Tetris is one of the most widely played games of all time. It has a simple concept: fitting together falling blocks made of four squares each. And currently, only Electronic Arts can sell a mobile version of Tetris. The Tetris Company has repeatedly sued companies with similar games. The App Store has had to remove Tris and recent Zynga acquisition, OMGPOP, had to pull its similar game Blockles. And in 2010, The Tetris Company made a sweep of the Android Market citing Digital Millennium Copyright Act violations for 35 different games.

Last year, developer Mario Karagiannis was forced to pull his game Tetrada from the Windows Phone 7 marketplace. Karagiannis insisted that his game did not violate the trademark but that he lacked the financial resources to fight the claim. This is an important point to keep in mind. Bigger companies like The Tetris Company have the means to protect their trademarks. Independent developers should register their work early to prevent their content from being copied or emulated by other firms.

The big copying the small?

While an indie developer may not have the financial resources to take on a larger company, it is important to make sure you aren't having your work being emulated by a larger firm.

Earlier this year, independent development company NimbleBit blasted social gaming giant Zynga for allegedly copying various aspects of its game Tiny Tower. Both Tiny Tower and Dream Heights let users build and manage skyscrapers.

"Even when you refuse to go work for Zynga, sometimes you end up doing work for Zynga anyway," tweeted NimbleBit co-founder David Marsh, with co-founder Ian Marsh responding "They did go the honest route and try to acquire us first."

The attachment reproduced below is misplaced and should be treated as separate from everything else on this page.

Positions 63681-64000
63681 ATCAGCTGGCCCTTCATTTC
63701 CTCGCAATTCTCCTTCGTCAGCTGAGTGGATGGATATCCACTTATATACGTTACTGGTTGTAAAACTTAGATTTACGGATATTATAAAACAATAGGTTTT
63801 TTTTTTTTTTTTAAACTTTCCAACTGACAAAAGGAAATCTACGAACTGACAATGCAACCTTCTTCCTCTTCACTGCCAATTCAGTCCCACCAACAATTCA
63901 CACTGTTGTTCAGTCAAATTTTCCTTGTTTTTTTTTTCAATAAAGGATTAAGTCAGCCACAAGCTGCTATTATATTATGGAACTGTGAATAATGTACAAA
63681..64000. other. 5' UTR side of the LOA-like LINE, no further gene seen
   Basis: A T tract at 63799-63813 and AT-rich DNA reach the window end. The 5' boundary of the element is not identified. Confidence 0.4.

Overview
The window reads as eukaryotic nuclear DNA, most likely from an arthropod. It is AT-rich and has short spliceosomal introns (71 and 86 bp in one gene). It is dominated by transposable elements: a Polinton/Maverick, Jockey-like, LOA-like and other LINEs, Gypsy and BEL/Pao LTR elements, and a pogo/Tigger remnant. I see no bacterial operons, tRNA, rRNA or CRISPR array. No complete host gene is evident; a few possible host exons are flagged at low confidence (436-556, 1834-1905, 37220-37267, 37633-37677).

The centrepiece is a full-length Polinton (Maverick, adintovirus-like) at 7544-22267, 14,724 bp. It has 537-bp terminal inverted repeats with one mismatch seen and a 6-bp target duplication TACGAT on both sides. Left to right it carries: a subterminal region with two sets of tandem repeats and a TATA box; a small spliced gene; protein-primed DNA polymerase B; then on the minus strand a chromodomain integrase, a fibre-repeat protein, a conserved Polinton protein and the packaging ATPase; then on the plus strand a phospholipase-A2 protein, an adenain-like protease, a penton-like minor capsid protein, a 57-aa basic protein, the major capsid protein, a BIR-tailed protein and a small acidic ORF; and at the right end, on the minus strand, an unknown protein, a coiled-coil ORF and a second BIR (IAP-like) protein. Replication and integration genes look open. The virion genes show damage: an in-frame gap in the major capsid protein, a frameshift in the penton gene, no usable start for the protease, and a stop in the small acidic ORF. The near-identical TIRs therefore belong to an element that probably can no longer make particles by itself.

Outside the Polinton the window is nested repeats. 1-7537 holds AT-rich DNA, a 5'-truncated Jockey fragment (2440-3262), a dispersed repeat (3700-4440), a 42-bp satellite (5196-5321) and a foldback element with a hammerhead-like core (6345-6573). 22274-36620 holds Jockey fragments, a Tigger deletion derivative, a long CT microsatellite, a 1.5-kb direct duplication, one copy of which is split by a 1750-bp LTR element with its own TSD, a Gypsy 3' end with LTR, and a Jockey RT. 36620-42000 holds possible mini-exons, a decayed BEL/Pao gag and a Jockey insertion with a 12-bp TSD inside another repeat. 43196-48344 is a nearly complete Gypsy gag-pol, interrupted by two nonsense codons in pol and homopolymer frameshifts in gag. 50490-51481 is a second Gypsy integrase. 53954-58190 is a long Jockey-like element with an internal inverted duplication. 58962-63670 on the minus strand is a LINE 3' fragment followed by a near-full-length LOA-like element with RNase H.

NimbleBit did not respond to Fierce's request for comment on this article.

Zynga's CEO Mark Pincus responded to the accusations in an internal memo: "With regard to Dream Heights and the tower genre, it's important to note that this category has existed since 1994 with games like Sim Tower and was more recently popularized in China with Tower of Babel in 2009 which achieved 15 million DAUs. On iOS there has been Yoot Tower, Tower Up, Tower Town, Tower Blocks and Tiny Tower."

"We believe that our products are all differentiated from other ones on the market and given that these games are free and our consumers have the sort of freedom to choose, we really think ... that our consumers will see the value and the differences... that we've brought to our products," said Zynga SVP of Mobile, Travis Boatman, in an interview with FierceMobileContent.

cut the birds

Cut the Birds was pulled from Google Play, whether voluntarily or due to pending legal action from Rovio is uncertain. The game later returned with a revised logo that is less like Rovio's Angry Birds.

Contact the app store directly

Companies of all sizes will face others emulating their products. To be safe, developers should be on their guard and look into copyrighting images and/or text within their apps. In addition, it's important to be equally cautious that your own content isn't violating another developer's trademarks or using unauthorized content.

If you spot an app lifting code or graphics directly from one of your apps, contact the app store vendor directly to flag the app. Both Apple's App Store and Google Play have channels for developers to report copyright and trademark violations.